Scrap Melting, SpringerBriefs in Applied Sciences and Technology,
DOI 10.1007/978-981-10-5885-1_2

7


8

2 Analysis of Technologies and Designs of the EAF as an Aggregate …

With the increase in EAF’s electrical power, the process of the heat with hot heel
where a quantity of metal and slag at each tapping is left on the bottom received
general use. In high power furnaces, boring-in scrap pile occurs so quickly that the
layer of melt is not deep enough when electrodes reach closely to the bottom.
Before, in the absence of hot heel, there was a danger of damaging bottom
refractory by powerful arcs. This factor restricts increasing electrical power of the
furnaces. The hot heel has eliminated the said limitation and allowed increasing
electrical power with the aim of further increase in productivity.
In furnaces with hot heel, scrap discharged from the bottom of baskets is
immediately immersed into a bath and melted in liquid metal. With increasing the
hot heel weight a share of the charge melted in this manner increases. This fact has
to be taken into consideration in calculations of melting time of the entire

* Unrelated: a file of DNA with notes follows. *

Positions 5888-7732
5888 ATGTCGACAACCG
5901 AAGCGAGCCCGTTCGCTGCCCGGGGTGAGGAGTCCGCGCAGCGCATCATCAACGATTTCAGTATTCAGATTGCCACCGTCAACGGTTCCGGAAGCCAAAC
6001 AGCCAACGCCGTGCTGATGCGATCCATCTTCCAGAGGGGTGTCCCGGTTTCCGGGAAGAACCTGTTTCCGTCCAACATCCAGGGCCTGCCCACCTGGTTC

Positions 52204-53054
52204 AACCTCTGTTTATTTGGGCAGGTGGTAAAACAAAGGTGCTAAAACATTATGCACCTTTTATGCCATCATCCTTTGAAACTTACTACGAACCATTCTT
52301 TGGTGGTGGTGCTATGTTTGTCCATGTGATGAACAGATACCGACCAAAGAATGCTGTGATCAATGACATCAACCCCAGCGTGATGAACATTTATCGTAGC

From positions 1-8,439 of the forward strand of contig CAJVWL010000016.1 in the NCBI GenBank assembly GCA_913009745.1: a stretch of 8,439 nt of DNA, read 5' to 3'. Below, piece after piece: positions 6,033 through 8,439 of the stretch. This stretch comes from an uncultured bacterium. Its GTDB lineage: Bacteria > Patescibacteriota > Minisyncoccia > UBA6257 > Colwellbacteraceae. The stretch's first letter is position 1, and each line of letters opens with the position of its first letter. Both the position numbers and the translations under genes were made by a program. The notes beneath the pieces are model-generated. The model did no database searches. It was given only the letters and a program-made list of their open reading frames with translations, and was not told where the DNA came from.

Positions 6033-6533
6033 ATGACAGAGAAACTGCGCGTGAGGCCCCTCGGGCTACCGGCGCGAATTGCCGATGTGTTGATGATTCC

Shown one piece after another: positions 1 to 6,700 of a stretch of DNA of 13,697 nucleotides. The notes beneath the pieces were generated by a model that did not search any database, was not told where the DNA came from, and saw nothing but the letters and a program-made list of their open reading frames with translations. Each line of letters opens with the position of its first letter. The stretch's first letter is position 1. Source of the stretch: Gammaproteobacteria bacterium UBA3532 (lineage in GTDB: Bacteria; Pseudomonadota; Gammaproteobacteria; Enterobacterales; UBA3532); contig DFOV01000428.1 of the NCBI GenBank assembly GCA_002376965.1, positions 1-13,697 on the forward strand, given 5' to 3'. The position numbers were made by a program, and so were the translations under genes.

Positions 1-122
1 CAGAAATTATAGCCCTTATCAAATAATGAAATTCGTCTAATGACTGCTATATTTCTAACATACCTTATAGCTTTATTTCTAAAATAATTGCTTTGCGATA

scrap. Operation with the hot heel has also a number of technological advantages
such as tapping without slag, early start of bath blowing with oxygen, submerging
arcs into a foamed slag, etc. To maintain the mass of metal retained in the furnace at
a relatively constant level close to the optimum is a necessary condition for complete and stable enough to use all the advantages of operation with hot heel. For this
purpose, furnaces are equipped by sensors which allow controlling a furnace weight
varying during the heat and consequently a hot heel weight.

2.1.1

Single Scrap Charging

Recently, EAFs with expanded freeboard size capable of receiving all scrap of
about 0.7 t/m3 bulk density charged by single basket are getting spread. Charging
each basket requires roof swinging and current switching off. With short tap-to-tap
time, using one scrap basket instead of two leads to a considerable increase in
EAF’s hourly production. However, the advantages of furnaces with single scrap
charging are not limited to that.
Freeboard volume is expanded in such furnaces mainly by means of increasing
its height. Greater height of scrap pile in the furnace provides for better scrap
absorbing the heat of hot gases, obtained when post-combusting of CO, passing
upwards through scrap layer from below. The same can be said about absorbing